I knew we had a leak somewhere inside the wall framing the control end of the shower/tub in our small bathroom. For the last several months, during or right after either of us took a shower, a trickle of water would sometimes appear on the floor where the tub joined the wall. Since I also knew that the steel pipe connecting the faucet to the control valve was about three-eighths of an inch shorter than it should be, I figured that was the culprit. After those months of procrastination, I finally decided to tear into a search-and-repair mission last night.
The plumbing is contained in a partition wall that separates the shower from the commode area. From the commode side, I cut out a fifteen-inch-square of drywall right behind the faucet control, certain I’d find evidence of the leak. Nope.
Dropping lower on the wall, I cut out an additional fifteen-inch section. No indication of a leak. Because of the way I’d framed the wall, I still couldn’t get a clear look at the floor area inside the wall and tub housing. So I cut out another section. More framing blocking the view. So… yeah… another section stopping just above the tile floor edging.
I could see some dark streaks of water stain on the plywood subfloor but no hint of where the water came from. About that time, Randa returned to the scene of the crime and suggested I turn on the shower and see what happened.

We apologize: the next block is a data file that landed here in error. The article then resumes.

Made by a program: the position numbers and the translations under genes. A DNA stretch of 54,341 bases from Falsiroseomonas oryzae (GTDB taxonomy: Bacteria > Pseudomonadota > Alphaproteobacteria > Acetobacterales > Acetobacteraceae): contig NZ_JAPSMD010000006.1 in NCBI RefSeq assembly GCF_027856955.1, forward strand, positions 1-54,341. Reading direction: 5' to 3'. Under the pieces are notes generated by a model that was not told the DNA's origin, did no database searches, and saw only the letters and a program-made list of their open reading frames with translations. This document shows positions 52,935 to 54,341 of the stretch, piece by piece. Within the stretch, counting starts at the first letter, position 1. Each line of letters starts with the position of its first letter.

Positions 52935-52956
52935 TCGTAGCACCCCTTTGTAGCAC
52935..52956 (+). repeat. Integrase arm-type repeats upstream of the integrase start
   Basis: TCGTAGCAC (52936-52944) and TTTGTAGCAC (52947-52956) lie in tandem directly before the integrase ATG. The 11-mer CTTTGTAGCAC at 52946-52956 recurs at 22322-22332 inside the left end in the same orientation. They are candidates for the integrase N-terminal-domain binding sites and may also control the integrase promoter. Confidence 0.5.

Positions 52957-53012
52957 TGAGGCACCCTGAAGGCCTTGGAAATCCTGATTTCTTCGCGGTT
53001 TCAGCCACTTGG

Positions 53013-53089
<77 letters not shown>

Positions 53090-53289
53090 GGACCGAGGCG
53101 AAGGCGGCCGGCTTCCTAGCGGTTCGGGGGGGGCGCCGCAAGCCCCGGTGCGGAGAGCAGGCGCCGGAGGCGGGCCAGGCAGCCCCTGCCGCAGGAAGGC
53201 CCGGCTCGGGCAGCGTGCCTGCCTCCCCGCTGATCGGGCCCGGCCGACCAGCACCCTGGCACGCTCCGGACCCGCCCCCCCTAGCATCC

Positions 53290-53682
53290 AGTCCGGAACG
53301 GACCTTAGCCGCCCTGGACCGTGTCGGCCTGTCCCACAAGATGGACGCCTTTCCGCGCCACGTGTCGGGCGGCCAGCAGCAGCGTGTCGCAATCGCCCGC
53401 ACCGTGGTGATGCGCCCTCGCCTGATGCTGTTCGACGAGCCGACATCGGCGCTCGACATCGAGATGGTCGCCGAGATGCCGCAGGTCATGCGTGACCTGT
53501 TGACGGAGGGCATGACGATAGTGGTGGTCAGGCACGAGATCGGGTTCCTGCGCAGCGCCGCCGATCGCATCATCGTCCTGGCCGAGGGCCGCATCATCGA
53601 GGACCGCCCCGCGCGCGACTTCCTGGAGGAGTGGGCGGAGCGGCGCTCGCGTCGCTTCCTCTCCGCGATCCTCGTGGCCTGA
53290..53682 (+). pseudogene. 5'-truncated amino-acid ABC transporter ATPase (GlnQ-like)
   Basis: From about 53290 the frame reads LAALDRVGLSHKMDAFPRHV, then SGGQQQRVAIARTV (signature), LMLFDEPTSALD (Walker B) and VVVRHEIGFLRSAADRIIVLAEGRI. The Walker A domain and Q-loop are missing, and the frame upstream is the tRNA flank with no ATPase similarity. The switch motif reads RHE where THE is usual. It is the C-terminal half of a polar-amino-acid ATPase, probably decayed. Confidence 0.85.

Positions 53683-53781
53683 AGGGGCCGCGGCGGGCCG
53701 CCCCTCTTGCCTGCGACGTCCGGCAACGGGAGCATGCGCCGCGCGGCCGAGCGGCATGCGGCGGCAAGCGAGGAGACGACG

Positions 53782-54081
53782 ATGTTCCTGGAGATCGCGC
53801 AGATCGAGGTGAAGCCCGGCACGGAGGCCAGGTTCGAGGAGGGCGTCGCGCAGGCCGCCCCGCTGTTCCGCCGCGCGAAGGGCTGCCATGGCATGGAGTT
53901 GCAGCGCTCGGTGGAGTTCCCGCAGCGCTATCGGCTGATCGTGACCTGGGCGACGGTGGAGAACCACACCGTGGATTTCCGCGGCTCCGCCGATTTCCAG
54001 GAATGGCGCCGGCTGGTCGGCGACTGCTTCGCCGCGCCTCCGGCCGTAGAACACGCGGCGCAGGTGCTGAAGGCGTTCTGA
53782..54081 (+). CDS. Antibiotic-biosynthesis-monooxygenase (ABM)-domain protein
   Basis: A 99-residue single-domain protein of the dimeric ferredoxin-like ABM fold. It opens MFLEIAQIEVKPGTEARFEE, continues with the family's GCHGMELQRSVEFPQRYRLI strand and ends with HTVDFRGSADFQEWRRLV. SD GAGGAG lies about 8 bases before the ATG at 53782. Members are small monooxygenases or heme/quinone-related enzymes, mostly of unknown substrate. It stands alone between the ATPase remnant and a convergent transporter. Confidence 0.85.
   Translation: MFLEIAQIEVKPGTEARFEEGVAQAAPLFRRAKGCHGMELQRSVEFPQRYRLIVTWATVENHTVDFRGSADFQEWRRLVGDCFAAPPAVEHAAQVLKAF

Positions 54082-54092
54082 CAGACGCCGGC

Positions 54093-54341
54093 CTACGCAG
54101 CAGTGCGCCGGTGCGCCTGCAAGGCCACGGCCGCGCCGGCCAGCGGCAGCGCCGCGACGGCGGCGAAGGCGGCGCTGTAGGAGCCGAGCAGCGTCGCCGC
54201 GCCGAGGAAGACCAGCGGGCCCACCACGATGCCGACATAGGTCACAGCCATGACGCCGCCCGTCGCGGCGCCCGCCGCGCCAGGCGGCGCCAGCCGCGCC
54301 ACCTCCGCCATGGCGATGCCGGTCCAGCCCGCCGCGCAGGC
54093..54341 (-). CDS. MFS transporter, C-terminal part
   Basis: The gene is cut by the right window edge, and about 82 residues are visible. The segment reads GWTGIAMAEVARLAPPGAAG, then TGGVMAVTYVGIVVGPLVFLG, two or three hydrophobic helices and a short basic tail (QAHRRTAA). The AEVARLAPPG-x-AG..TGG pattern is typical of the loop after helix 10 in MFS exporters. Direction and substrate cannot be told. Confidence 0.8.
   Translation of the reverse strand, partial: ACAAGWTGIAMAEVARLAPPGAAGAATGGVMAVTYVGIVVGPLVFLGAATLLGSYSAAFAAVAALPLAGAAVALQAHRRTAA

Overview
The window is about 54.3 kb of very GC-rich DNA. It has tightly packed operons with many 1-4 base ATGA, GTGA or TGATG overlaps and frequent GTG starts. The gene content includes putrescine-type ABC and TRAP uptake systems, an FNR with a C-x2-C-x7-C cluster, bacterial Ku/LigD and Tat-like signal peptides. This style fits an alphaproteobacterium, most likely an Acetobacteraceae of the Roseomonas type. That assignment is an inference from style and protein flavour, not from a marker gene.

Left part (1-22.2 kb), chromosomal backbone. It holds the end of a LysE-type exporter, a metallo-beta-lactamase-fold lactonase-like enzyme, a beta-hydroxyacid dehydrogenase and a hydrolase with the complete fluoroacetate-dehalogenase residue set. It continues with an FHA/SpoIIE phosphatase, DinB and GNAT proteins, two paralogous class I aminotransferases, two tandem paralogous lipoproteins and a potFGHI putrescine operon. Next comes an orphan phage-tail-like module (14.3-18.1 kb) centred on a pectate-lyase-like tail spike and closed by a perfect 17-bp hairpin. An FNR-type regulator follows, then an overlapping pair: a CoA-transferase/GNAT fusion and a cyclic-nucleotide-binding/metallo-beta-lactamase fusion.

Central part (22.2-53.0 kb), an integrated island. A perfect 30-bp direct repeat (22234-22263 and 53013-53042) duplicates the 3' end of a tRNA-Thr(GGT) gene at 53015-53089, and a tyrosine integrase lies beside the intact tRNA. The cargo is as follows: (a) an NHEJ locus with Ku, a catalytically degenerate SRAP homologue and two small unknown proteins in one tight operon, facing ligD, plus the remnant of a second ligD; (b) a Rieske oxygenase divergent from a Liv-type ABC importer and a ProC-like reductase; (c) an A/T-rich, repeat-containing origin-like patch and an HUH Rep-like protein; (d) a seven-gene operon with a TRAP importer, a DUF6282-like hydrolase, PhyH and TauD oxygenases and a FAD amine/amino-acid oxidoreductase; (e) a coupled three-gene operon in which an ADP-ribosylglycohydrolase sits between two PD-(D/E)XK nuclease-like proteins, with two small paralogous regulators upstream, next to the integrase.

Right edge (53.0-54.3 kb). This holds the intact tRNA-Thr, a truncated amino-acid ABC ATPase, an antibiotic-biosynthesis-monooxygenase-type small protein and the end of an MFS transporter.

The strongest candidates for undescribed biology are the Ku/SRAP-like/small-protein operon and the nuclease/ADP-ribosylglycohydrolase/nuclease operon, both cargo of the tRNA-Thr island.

So, I opened up the faucet to full speed and turned on the shower. And then we both saw what happened.
There was an immediate drip of water coming down the supply line that runs up from the faucet control to the showerhead. More accurately, there was a sudden stream of water coming down the line. Figuring that was pretty solid evidence there was a bad connection at the copper ell, I cut out a fifteen-by-fifteen section of drywall right behind the shower joint.
The joint was completed housed inside the framing, inaccessible from the back.
Up to this point, I’d managed to curb my frustration. The idea that I was going to have to tear off tile from the shower side to access the joint sort of pushed me right up to the edge of External Demonstration of Internal Irritation. I stood there for a moment, one foot on the small ladder stool and the other on the toilet seat, contemplating a variety of immature and non-productive manifestations. Much to everyone’s surprise, I chose instead to calm myself and decided to turn the shower on again and see what I could see.
What I saw, and felt my reaching a finger up inside the wooden housing, made me suspicious that instead of a bad connection between the supply line and the ell, it might be that the threaded showerhead connection was the problem. I removed the showerhead and was right surprised at how easily I could remove the threaded connector. Hmmm…
I cleaned off the threads, put on several wraps of joint sealing tape and re-installed the pipe and showerhead. Turned the shower back on and let it run for ten minutes. Not one drop of water coming down inside the wall.
If I’d known from the start, I could have fixed the problem in less than five minutes instead of an hour and without making a single cut into the wall. It just didn’t seem likely at all that the small trickle of water on the floor by the tub was caused by a leak over six feet up above the floor.
Sometimes we are the cause of our own limitations. Sometimes, we gain knowledge by a process that seems terribly wasteful and aggravating. And in all of those cases, have the opportunity to increase our stamina, self-control and empathy. Oftentimes, I think, we marvel that others are so slow to find solutions and forget how often we blundered our own way into wisdom.